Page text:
Federal Forests – Increased…and Needed…Attention on Wildfires and Forest Management

Utah Republican Senator and former Presidential contender Mitt Romney has joined an ever-increasing number of lawmakers that wants action to mitigate the threat of wildfire that continues to ravage the West.  Senator Romney has developed legislation that he plans to introduce called the The Wildland Fire Mitigation & Management Commission Act of 2020.   Among other things, the measure would establish a commission of federal and non-federal stakeholders – including city and county level representation – to study and recommend fire mitigation, management, and rehabilitation policies for forests and grasslands. The Commission, jointly managed by the Secretaries of Interior, Agriculture, and Administrator of FEMA, is tasked with reporting to Congress recommendations on short and long-term wildland fire mitigation and land maintenance to prevent future wildland fires from becoming catastrophic disasters. The Commission will consider policies to improve forest management tactics, federal spending and budgeting for wildland fires, and long-term management and land maintenance policies.

A number of bills have been introduced in the Senate to address the catastrophic wildfire situation that is still threatening lives and property in California.  There may be an opportunity to move provisions of some of these bills—including provisions that would expedite forest thinning projects on federal lands—during the upcoming Lame Duck session of Congress that will begin after the election.  However, the duration of Lame Duck and items that will be taken up are unclear at this point and will be determined largely by what happens on Election Day—or the days shortly following.  We will keep you regularly apprised of developments on what is sure to be a fluid situation. 

HF created a campaign for the industry to send letters to your Members of Congress regarding the importance of forest health and wildfire mitigation – much of which we reported on in our last newsletter.  If you have not yet taken the easy steps to send a letter, please click here to do so.

Trillion Trees Initiative – President Trump Has Signed an Executive Order on Trillion Trees

On October 13th the President signed an Executive Order formally establishing the One Trillion Trees Interagency Council.  Recently HF reported that 30 U.S.-based companies and organizations had joined the One Trillion Trees pledge and this council announcement will, in effect, help jumpstart the global effort to conserve, restore, and grow one trillion trees worldwide by 2030 with a commitment from the United States government.  The council will serve as the primary entity in coordinating the U.S. efforts alongside the global endeavors.  This will include developing policies to increase planting and conservation, while removing barriers which limit the ability of the U.S. to grow, conserve, and restore trees.  Within the Administration the Council will be led by the Secretaries of the Interior and Agriculture, along with 12 other agencies, and White House representatives Ivanka Trump, Jared Kushner, and others.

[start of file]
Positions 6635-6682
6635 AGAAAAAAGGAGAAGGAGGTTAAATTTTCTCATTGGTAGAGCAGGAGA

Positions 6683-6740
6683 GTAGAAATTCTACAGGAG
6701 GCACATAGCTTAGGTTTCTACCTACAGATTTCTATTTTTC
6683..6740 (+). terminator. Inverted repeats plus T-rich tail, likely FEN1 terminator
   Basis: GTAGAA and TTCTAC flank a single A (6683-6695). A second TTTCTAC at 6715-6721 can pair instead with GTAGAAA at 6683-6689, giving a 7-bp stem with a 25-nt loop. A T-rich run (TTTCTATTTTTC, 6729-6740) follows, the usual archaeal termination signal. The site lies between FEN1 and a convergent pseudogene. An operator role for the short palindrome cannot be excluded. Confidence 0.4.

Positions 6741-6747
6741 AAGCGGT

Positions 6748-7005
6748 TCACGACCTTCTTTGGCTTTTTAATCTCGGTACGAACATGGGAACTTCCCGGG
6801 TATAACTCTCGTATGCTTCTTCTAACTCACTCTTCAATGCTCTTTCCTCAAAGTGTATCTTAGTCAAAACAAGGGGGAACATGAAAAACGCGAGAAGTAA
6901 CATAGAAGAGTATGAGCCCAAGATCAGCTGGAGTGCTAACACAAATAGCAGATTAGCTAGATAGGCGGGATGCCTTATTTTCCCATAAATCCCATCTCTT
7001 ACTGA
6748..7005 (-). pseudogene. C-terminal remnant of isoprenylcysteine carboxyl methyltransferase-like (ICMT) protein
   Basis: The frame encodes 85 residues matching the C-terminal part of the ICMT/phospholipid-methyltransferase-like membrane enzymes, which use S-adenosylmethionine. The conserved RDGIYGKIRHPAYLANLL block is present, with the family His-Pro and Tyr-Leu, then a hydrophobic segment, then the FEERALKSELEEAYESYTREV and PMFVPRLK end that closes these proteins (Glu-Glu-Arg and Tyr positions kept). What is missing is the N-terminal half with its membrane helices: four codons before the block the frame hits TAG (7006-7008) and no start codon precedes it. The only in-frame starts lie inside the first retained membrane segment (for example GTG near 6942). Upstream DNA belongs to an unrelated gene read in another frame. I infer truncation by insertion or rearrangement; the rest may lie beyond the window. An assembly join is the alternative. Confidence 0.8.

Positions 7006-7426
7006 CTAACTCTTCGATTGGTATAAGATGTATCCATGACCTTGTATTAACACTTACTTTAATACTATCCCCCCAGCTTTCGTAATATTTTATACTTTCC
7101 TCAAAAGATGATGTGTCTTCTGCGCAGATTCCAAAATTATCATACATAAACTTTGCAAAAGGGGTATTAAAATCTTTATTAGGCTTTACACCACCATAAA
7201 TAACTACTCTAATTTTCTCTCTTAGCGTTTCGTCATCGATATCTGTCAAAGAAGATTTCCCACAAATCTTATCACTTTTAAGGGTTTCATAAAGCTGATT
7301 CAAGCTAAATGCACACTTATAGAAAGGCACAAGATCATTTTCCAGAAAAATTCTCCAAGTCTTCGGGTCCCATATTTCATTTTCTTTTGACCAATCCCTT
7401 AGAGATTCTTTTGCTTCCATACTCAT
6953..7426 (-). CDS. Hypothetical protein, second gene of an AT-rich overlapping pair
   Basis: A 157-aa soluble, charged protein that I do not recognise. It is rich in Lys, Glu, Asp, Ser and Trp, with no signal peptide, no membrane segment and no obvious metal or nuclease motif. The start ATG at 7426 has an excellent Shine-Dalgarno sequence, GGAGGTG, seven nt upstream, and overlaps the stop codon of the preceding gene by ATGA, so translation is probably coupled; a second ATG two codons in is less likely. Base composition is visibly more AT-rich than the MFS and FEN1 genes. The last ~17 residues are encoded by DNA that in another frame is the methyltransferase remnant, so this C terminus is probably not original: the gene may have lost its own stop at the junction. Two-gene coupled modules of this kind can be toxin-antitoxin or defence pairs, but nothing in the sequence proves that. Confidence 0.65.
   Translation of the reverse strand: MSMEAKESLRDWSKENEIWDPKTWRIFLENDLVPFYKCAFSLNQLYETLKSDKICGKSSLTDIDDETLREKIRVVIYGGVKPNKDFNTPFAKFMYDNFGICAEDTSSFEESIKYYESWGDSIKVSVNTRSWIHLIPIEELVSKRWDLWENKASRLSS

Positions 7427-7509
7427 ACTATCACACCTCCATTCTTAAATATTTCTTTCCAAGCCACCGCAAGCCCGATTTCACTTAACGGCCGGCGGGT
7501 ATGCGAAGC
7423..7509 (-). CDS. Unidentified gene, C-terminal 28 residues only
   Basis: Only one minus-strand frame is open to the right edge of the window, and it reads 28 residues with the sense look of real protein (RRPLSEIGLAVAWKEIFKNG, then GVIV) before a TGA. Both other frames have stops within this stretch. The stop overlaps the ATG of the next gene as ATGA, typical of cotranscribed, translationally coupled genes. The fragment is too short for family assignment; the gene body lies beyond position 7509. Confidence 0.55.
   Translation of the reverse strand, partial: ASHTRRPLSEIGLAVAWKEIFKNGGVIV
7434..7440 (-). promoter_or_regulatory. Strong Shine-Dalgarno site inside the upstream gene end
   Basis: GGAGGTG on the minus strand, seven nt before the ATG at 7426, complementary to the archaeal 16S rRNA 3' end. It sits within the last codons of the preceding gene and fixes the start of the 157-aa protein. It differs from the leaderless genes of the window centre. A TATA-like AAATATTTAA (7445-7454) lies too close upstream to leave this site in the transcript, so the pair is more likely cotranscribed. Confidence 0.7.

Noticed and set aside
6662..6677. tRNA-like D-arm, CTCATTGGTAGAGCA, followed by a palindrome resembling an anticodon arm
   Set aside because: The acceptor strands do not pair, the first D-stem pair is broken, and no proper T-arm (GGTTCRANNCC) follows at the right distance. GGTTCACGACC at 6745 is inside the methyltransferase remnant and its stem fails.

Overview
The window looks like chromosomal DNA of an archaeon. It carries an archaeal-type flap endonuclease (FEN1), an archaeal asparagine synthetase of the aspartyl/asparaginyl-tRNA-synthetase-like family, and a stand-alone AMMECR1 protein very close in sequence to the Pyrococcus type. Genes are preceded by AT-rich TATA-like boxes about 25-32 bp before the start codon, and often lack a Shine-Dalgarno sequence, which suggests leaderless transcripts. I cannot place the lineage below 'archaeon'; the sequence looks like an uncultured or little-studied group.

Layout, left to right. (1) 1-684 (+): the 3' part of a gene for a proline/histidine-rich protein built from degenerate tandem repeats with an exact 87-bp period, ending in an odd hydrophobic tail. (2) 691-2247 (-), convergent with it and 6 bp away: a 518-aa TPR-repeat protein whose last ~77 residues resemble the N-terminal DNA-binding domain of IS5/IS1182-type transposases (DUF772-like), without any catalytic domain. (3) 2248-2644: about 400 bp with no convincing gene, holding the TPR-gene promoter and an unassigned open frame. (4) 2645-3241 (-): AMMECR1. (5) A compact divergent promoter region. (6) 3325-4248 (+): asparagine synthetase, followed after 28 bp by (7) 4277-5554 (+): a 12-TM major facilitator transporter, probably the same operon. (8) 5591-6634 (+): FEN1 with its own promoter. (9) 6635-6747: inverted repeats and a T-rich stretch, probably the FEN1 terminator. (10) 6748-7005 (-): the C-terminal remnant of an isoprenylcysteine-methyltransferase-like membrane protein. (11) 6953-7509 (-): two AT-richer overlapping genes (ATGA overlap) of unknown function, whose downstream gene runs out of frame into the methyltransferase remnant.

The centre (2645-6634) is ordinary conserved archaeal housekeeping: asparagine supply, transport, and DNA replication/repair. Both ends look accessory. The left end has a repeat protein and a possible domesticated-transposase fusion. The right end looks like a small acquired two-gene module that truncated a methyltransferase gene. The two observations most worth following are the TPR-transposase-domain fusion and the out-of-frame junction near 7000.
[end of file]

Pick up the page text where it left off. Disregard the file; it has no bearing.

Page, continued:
You may read the full order here.

Covid Relief Bill – Not Much Movement, But Hope Remains for Lame Duck Relief

Negotiations continue over details of the next round of COVID-19 relief.  Since the CARES Act was enacted in late March, three way haggling between the White House, Senate Republican leadership and House Democrat leaders has failed to produce a consensus measure.  Last week, a roughly $500 billion package failed on a procedural motion in the Senate which signaled the last gasp for securing any relief legislation before the election.  Democrats opposed the measure as insufficient to address the needs of the unemployed, businesses, schools and state and local governments that continue to struggle.  The legislation was a repackage of a bill that the Senate passed in August and it included provisions extending the federal unemployment benefit and authorized another round of Paycheck Protection Program (PPP) funds for small businesses with modifications to allow for broader participation and a second draw for those that have already secured loans.  

The White House has signaled that it is willing to entertain higher monetary figures that have been in the House-passed COVID relief measures, but Speaker Pelosi and Treasury Secretary Mnuchin have been unable to come to terms and close a deal.  At this point, any kind of pandemic relief will have to wait until the Lame Duck session of Congress which will commence the week after the election.   

Happening in the Hardwood World

Transparent Wood…Wait What?!

According to the U.S. Department of Agriculture (USDA) their Forest Products Lab (FPL) has developed a transparent wood that they are calling “the window of tomorrow.”  A process that treats low-density balsa wood in a room temperature, oxidizing bath thereby bleaching the wood of nearly all its visibility and then covering it with a synthetic polymer creates these amazing panes.

Read the full fascinating article here.